Gallery: Directly Connected Tackles The Rubicon Trail


Trails like the Rubicon are the reason bucket lists exist. The Rubicon trail has been around in one form or another since long before the Jeep was thought of. In the beginning, trappers and loggers had claim to the beautiful wilderness surrounding the trail. Now this region of the Sierra Nevada mountains has seen travelers for nearly 200 years, but not much has changed. Cabins have been erected in a few remote locations, outhouses are found along the now well defined trail, but the same wild nature surrounds the trail as it always has.

The Rubicon is still a formidable trail that has earned a reputation among off-road enthusiasts of all kinds. There is a reason that Jeep named its best equipped vehicle the Rubicon. The trail has plenty of obstacles to keep extremely modified vehicles entertained, but thanks to countless bypasses, fun can be had for the much less equipped 4×4 on the trail as well. Over the Rubicon’s 22 miles, it combines challenging rock sections similar to those of Johnson Valley, rock ledges similar to Moab, breathtaking scenery like Yosemite, and the remoteness of the Death Valley.


After airing down the trail dropped us down into a reasonably technical, rock lined, section that weaves through the trees.

Above left: Much of the landscape that surrounds the trail is made up of huge slabs of granite rock. Airing down tires on the rocks as apposed to in the dirt made for a clean operation. Above right: While full size vehicles do regularly traverse the rout, having a small jeep is useful for navigating tight sections between massive boulders.

Above left: The trail quickly combines larger boulders with smaller loose rocks. Locking differentials make quick work of the loose sections. Above center: Chris’ Hummer became friendly with the trees early on in the trail due to camber obstacles. Above right: Large amounts of flex are clearly achievable from the solid axle swapped rig. Taking a page out of the Jeep handbook one could say.


Oh, the places a 4×4 can go.

We headed to the trail in our Jeep TJ, sporting an extremely recent AW4 transmission swap, accompanied by Nick Paul in his very well-equipped Jeep JK Unlimited, and Chris Paul in a wildly modified Hummer H3. While the Rubicon is a well traveled trail it is never a good idea to do it alone in case of breakage or various other potential calamities.

The trail can be done in one day by highly modified off-road vehicles, but in order to enjoy the trail we decided to do it in two. We were lucky to face only minor issue on the trail consisting of a broken rim, some loose brake lines, and a leaking transfer case. We ran the trail without a guide, but because the trail is so well marked we had no trouble navigating through the tremendous landscape.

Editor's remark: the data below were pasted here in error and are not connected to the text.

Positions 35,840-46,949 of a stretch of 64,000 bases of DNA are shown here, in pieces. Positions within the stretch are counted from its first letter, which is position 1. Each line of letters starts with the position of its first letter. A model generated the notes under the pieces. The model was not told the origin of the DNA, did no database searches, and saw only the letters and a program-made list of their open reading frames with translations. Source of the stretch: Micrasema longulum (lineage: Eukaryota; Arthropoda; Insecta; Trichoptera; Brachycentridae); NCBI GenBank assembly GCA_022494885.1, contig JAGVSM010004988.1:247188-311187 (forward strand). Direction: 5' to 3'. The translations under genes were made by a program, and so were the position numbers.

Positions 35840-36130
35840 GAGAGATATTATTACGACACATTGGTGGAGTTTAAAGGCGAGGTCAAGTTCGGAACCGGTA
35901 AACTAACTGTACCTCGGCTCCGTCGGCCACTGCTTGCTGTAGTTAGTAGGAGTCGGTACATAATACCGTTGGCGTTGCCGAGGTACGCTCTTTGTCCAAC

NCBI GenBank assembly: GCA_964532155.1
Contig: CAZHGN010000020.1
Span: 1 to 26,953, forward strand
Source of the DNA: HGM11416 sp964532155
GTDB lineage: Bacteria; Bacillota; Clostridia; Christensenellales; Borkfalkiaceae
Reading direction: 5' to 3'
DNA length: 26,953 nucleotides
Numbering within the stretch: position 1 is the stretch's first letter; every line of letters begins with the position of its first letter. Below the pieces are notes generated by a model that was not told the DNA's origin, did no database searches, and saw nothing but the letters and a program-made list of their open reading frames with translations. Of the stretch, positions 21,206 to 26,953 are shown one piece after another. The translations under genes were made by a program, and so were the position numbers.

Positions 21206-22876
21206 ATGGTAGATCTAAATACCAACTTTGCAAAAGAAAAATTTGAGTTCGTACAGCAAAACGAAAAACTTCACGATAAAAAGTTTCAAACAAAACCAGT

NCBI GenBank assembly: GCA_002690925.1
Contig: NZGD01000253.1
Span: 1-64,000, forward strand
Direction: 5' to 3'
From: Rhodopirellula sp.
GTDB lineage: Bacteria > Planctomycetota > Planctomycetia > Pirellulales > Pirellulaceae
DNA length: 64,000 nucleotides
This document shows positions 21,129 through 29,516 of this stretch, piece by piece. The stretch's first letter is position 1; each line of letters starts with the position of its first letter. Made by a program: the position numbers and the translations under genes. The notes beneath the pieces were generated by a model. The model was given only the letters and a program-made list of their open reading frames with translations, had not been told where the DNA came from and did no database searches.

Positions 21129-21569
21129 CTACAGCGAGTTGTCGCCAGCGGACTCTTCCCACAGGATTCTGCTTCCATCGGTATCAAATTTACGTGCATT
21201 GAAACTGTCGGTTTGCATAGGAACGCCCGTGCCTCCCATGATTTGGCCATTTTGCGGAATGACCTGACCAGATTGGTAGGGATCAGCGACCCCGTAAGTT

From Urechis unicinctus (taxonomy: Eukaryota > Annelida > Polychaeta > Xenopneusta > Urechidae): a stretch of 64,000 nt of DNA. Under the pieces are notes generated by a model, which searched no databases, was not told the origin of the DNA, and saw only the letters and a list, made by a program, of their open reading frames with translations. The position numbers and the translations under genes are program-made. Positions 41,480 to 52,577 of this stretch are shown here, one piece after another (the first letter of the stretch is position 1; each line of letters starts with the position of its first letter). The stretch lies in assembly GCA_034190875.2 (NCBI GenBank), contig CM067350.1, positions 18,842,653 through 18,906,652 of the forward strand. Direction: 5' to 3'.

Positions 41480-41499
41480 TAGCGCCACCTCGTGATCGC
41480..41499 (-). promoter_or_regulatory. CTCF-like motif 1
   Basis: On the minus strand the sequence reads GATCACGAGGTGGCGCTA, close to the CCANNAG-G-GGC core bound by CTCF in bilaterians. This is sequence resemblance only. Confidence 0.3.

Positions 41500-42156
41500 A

Above left: The trail periodically wound onto different sections of the granite mountainside displaying incredible views. Above right: While not a Mopar, we always love seeing classic vehicles on the trail like this FJ60 Toyota Land Cruiser.

Above left: Before dropping back into the trees the trail look us though some sections where suspension articulation was a must. Above center & right: Shown here is Nick navigating a slick, wet, rock ledge in his Jeep JK.

Above left: Capturing the scale of the obstacles with a camera is tricky business. But this shot was taken with the camera at eye level. So imagine the bumper of your truck just above your forehead and that will give an idea of the size of some of the boulders navigated on the trail. Above center: It is not unreasonable to be a little intimidated when you look out of your vehicle and see a rock trail heading up the side of the mountain like this one. That being said, if an obstacle doesn’t scare you just a little on the first attempt then where would the fun be. Above right: The entrance to the world famous Rubicon Springs.


Because the trail is so famous it is not uncommon to see other vehicles on the way. But a Solid axle swapped Ford Ranger like this one is rare no matter where you are.

After this year’s trip to the Rubicon trail, there is no denying that it is a trip everyone with a 4×4 should make. The trail was challenging enough to be fun, well marked enough to be safe and easy to navigate, and the landscape is something we will never forget.